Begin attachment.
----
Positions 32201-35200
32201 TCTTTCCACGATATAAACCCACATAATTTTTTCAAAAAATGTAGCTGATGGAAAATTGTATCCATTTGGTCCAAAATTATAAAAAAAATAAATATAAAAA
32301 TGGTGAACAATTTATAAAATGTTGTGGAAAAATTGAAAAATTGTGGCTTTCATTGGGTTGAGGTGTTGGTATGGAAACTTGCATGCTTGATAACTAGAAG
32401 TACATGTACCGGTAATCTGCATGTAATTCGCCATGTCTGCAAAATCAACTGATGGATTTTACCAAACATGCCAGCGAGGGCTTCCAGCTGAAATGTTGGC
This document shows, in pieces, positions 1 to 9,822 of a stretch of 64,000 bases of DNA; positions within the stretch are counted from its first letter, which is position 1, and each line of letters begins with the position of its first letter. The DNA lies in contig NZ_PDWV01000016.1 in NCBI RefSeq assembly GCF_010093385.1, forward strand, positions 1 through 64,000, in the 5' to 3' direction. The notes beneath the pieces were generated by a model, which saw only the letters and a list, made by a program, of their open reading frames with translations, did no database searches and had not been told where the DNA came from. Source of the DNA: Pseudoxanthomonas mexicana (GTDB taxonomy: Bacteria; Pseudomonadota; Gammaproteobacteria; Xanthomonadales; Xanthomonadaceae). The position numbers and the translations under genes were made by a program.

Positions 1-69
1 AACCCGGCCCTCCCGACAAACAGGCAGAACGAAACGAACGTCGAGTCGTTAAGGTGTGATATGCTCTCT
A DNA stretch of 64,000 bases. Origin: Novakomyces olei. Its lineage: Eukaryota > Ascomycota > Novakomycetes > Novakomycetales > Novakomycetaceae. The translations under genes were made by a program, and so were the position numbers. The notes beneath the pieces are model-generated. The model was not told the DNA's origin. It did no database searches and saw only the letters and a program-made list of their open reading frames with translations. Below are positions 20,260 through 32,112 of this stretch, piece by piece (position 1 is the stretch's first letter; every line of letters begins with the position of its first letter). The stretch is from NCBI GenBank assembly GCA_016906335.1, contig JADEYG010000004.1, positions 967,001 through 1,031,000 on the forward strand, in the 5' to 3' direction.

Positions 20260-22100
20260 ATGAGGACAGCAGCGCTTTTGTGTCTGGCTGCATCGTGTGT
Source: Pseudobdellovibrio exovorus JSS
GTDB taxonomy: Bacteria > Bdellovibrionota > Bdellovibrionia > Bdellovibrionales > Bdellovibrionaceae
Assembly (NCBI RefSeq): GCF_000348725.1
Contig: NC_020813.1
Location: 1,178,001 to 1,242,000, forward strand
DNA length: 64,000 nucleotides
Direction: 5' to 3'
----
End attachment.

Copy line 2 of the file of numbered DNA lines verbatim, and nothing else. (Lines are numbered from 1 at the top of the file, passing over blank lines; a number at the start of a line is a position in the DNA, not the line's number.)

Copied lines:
32201 TCTTTCCACGATATAAACCCACATAATTTTTTCAAAAAATGTAGCTGATGGAAAATTGTATCCATTTGGTCCAAAATTATAAAAAAAATAAATATAAAAA